• Okay, so the woman has a 10-kilo child and a 15-kilo child, and she carries them around all day, holding on to a bag that weighs 10 kilos. On her other shoulder she's balancing her phone as she talks. Then comes at a gym and picks up something that weighs 4 kilos and goes, "This is heavy. "So, in my world strong is such a high charged word. I was around some people a few years ago who were always bragging about their strength because of some bizarre lifts. I mean you did a bad press there. Sorry, folks, if it gets technical, but there are certain exercises that are pretty old, and no one really does them anymore. So, you might think you're the king of the heap and then you will accidentally say something and a number that we all know, like we brag about if you weigh 125 kilos and you squat 180 and you brag about that, your audience will open their eyes and go, "You should shut up because you're weak as a kitten." In our world anyway. Does that tie back into the other thing? I think so. Because it does because when you meet truly happy people sometimes in life the fear of the obvious question is that very often it's not measured with what they have. It's sad that I come from a country that has an extremely wealthy person as President, he is bully, but I am not fully sure he's happy. #00:13:30-0#
  • Yes. #00:13:31-0#
  • And I look at the way things are turning in my country right now and this idea that more and more and more and more and more is the only answer and I've never met a truly happy person that was consumed with toys, things, stuff. I could gladly trade the four days I had for a yacht for example. I really enjoy what I do. #00:14:02-0#
  • Okay. Tension levels, because a funny thing is which listeners of the podcast know, I suck at pull ups. And the thing is/ In the summer, for my understanding, I was pretty ripped, so I was weighing about 87 kilos. Then my father died and then I had to take more - just taking care of family business. Just the thing is so the weight went up and, so I had the decision just/ Yeah, and also, I tried - the weight to pull up, it hurt my tendons here. #00:14:57-0#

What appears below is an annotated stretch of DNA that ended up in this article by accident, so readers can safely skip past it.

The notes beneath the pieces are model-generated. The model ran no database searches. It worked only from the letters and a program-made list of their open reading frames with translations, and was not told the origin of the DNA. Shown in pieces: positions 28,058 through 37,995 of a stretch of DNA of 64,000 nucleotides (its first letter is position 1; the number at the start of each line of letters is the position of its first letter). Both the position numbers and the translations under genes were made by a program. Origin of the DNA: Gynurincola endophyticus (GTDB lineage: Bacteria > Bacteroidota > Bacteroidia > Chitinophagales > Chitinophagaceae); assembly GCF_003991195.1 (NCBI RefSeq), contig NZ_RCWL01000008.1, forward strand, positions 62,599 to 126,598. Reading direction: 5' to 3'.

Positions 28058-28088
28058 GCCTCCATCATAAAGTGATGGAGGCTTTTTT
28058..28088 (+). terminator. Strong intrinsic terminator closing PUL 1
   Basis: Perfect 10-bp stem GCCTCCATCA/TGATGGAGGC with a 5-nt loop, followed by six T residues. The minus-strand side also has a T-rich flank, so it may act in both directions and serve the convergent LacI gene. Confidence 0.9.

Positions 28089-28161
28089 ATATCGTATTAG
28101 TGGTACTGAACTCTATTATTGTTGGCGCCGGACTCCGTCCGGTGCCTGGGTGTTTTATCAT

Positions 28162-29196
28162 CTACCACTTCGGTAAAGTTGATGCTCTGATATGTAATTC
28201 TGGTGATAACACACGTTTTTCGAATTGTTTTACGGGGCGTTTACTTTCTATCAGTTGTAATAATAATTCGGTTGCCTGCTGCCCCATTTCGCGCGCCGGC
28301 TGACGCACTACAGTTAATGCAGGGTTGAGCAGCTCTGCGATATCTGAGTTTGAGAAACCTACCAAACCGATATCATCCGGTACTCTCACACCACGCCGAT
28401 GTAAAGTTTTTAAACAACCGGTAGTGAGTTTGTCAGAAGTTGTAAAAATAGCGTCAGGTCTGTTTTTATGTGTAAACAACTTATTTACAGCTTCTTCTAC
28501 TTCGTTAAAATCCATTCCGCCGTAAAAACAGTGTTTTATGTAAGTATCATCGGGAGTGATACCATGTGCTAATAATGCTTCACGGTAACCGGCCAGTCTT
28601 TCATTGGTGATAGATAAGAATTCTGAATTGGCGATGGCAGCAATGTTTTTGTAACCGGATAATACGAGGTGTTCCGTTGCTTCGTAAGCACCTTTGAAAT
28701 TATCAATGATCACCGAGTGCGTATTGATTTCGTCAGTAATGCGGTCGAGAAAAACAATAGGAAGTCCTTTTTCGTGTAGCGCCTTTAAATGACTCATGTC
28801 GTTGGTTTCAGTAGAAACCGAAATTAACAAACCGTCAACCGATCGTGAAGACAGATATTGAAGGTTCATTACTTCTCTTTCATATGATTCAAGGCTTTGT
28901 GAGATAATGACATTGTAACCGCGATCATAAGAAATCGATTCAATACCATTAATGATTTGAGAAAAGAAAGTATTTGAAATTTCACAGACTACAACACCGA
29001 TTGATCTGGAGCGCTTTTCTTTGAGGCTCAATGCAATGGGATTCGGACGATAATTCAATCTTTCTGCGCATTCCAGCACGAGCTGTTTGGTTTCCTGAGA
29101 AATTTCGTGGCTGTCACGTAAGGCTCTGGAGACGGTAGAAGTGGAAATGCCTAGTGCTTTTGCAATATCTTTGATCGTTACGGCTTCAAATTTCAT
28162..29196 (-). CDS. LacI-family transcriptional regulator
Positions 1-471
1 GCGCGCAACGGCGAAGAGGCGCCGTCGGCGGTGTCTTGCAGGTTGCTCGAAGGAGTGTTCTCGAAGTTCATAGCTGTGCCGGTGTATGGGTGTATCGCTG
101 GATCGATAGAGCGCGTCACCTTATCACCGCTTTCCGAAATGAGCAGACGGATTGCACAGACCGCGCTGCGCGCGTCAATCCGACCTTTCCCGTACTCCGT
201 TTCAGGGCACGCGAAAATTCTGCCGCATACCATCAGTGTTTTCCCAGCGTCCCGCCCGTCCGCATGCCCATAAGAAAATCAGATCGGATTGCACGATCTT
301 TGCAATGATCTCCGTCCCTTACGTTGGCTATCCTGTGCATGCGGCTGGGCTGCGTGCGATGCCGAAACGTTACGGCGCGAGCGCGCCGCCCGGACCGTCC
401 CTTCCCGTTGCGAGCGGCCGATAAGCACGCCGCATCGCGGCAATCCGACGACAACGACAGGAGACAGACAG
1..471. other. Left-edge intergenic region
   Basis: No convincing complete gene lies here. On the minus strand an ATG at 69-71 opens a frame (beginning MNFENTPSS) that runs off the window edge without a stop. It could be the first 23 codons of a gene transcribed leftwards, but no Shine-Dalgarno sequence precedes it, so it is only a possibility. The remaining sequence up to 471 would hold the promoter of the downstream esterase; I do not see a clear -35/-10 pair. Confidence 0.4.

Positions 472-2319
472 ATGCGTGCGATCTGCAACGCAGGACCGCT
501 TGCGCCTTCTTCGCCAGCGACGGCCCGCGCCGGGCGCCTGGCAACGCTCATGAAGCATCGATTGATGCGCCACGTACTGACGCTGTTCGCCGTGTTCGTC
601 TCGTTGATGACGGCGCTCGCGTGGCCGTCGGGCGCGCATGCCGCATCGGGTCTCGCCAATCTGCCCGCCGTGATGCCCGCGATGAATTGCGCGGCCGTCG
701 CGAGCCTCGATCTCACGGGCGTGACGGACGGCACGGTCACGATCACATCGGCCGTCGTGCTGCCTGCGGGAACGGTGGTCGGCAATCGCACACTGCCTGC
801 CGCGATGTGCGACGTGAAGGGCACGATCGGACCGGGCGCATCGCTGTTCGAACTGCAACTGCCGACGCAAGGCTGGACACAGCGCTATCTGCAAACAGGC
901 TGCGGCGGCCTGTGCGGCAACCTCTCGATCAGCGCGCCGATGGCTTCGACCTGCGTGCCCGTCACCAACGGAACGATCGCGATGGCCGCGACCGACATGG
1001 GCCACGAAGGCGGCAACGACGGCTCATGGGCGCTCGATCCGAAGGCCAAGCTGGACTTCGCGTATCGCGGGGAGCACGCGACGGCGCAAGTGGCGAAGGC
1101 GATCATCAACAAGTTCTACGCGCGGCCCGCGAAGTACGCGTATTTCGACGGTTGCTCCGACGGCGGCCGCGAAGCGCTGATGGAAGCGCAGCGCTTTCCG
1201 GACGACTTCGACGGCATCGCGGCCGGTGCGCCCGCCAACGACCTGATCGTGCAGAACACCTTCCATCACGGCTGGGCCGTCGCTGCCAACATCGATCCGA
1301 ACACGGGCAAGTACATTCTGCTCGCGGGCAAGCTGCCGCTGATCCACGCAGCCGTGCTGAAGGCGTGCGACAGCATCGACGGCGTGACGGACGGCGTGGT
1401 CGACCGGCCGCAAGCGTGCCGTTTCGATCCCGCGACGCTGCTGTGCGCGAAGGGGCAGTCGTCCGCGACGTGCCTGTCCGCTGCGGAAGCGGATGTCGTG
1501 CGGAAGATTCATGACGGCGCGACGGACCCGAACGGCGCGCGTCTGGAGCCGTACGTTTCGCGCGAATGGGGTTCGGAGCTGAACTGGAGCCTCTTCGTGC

• Sure. #00:14:58-0#
  • The brachialis, and so I had to back off again, it was very difficult, the weight was getting up and up and up and then it was also holiday with the family. And I know I could not train pull ups. And I know last time with the RKC certification - the first time - I went also over 100 kilos to do the weight pull up just with the 16-kilo kettlebell. And the thing was this time that I really, really struggled with getting this pull-up up. So, I failed and then with the last attempt then I just made that. And I just was getting down and was shaking, I was not feeling good. I mean I was feeling good, but I was really shaking and just getting to the coffee machine just getting another coffee and the tears started. So, this is what I wanted to, the tension level, just/ #00:16:12-0#
  • Sure. It's okay, it's not unusual. The tension, I mean we humans we get stronger and more powerful when we control our tension levels. The master quality is being able to drive our tension up and then instantly pull it off. I always use the example, snapping your fingers, massive amount of tension, it's released, and it makes a noise. That's what athletics is. Lots of tension, let it go. Bow and arrow. How do you say it in German? #00:16:48-0#
  • Pfeil und Bogen. #00:16:49-0#